Q1. I understand from the answer to Q6 in newsletter vol 12#3 that a patient can build up resistance to a remedy when taken over a long period. As we have been taking IB since the onset of Covid-19 for over a year, does it mean that IB is no longer as effective?
A. Yes, this could have happened if we were taking the same IB all the time. As the Covid-19 virus has been mutating fast (being RNA rather than DNA virus), our IB has been revised several times and hence is just as effective as before.
Q2. A common combo in a 108CC box contains multiple remedies. Does the mixture retain the vibration of each individual remedy? Further, we often mix multiple CCs in one bottle, how does it work to bring about healing?
A. When you mix many remedies, the mixture contains a single composite vibration of all its components. But this composite vibration retains the healing power of each of its individual remedies. However, when we combine too many vibrations this is likely to slow down the action of each vibration (similar to the dilution effect). Therefore it is recommended that we choose judiciously only the combos relevant to the patient’s illness. Additionally, the faith and prayer of the practitioner is very important and also it helps a great deal if the patient has faith in vibrionics and trust in the practitioner. What is of utmost importance is the intent of the practitioner while making the remedy!
Q3. After treating a patient for depression with CC15.2 Psychiatric disorders for about two weeks her pain re-appeared in exact locations where she had fractures due to a severe auto accident 15 years ago. I gave her CC10.1 Emergencies for a week and the pain went. In a case of sleeplessness, CC15.6 Sleep disorders did not work but when combined with CC10.1, it worked like a charm. I see many cases published where practitioners add CC10.1 to many different combos. Does this mean we can add this to all combos in order to enhance their efficacy?
A. The re-appearance of fracture pain in your first patient was a case of 3rd type of pullout. That’s why CC10.1 Emergencies worked on your patient as it appropriately addressed the problem, In the 2nd patient, the underlying cause of sleeplessness might have been trauma or an emotional issue for which CC10.1 is a good remedy and hence it worked. However, we don’t recommend the addition of CC10.1 to every combo as explained above in answer to Q2. Always give combos, only related to the symptoms. During treatment, if a past symptom surfaces and CC10.1 is indicated, give this at that time.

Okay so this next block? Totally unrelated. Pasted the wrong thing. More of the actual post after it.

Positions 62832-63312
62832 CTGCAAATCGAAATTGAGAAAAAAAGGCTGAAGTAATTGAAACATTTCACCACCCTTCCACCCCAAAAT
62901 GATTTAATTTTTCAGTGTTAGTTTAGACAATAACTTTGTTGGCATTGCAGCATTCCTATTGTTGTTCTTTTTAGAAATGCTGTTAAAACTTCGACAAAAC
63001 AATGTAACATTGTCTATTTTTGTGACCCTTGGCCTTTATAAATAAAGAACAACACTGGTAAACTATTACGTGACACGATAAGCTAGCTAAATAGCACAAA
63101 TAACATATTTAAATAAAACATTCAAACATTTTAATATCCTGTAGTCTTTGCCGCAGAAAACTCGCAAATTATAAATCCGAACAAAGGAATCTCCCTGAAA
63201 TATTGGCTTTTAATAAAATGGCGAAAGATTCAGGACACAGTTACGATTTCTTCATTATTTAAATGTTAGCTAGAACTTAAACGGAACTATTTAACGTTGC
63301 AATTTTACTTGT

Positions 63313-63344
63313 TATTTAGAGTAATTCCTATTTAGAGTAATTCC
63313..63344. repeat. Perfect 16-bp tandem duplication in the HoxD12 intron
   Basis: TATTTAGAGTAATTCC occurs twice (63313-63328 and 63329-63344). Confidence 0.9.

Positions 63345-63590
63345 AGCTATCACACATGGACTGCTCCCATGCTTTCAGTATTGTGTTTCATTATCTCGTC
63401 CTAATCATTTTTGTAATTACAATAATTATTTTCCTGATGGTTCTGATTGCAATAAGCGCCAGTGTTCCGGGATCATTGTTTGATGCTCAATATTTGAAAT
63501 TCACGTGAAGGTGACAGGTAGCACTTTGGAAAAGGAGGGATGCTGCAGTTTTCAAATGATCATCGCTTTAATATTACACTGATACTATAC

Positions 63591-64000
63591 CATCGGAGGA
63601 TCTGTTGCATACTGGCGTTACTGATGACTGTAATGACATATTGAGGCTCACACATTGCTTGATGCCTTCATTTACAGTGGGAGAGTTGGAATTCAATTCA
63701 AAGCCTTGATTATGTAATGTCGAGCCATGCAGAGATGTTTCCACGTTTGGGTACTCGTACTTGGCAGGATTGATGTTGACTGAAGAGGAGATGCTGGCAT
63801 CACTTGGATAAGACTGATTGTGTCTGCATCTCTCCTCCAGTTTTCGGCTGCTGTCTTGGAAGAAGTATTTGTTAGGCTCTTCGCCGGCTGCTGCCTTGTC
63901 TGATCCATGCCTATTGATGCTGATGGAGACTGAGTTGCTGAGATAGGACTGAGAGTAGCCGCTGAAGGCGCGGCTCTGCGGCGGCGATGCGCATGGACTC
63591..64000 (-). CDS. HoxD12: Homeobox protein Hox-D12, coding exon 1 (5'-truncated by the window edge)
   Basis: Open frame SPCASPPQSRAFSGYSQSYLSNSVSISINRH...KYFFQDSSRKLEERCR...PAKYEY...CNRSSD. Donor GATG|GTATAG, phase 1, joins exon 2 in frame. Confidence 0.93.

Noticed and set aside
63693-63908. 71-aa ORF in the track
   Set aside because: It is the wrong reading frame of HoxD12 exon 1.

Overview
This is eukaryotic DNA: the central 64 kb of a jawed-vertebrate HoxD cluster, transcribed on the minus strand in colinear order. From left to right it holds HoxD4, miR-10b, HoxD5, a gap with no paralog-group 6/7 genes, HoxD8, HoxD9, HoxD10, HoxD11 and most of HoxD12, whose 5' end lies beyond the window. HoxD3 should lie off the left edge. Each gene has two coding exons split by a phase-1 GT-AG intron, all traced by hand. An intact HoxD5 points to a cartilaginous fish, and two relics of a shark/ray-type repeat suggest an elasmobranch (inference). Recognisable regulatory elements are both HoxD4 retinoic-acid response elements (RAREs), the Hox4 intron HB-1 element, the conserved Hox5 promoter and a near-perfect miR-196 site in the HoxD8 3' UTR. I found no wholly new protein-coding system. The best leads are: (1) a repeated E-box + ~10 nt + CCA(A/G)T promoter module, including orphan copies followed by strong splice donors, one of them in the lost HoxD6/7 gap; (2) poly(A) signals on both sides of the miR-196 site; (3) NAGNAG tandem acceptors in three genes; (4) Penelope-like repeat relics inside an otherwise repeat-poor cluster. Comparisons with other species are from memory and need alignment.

Q4. Is there a remedy that can be given to a patient to make the passing away easier during his last hours on earth?
A. Yes, SR272 Arsen Alb CM gives quiet and ease in one’s last moments. For those without the SRHVP, CC15.2 Psychiatric disorders (incidentally, it contains SR272) from the 108CC box will be just as effective.
Q5. For my own illness, is it better for me to treat myself or should I ask another practitioner?
A. For an acute illness, it is best to treat yourself as you can then start taking the remedy immediately. However, for a chronic problem, a complete answer is provided in vol 7 #3. It is always better to approach another practitioner for treatment because giving and receiving love and prayer is part of the healing process. Also, there is a commitment to follow a schedule when taking remedies from another practitioner as you will also be asked to report progress after a certain period. If discomfort is high you may not be able to think calmly and hence it is even more important to approach another practitioner. In cases where you know a certain remedy has worked for you in the past and want to use it without having to go to another practitioner, then it is fine to make your own remedy.
Q6. As clarified in the Newsletters vol 4 #5, vol 7 #3 and vol 12 #3, I understand that a chronic illness is likely to return unless we change to a healthy lifestyle. Whenever I broach this subject with my patients, they don’t want to talk about it. How should I handle such a situation?
A. One approach is to gather lifestyle information (a little at a time) over the course of several consultations with the patient while you try to establish a rapport with him eg, from a diabetic patient, you may ask if he does daily exercise, and if so, how much? From a BP patient, you may ask if they sprinkle extra salt on their food. Having got to know your patient well and collected information on various aspects of lifestyle, you may slowly (1 or 2 at a time) introduce positive lifestyle recommendations. Remember, as a practitioner you must strive to follow a healthy lifestyle yourself and be a role model for your patients, only then will your advice be followed.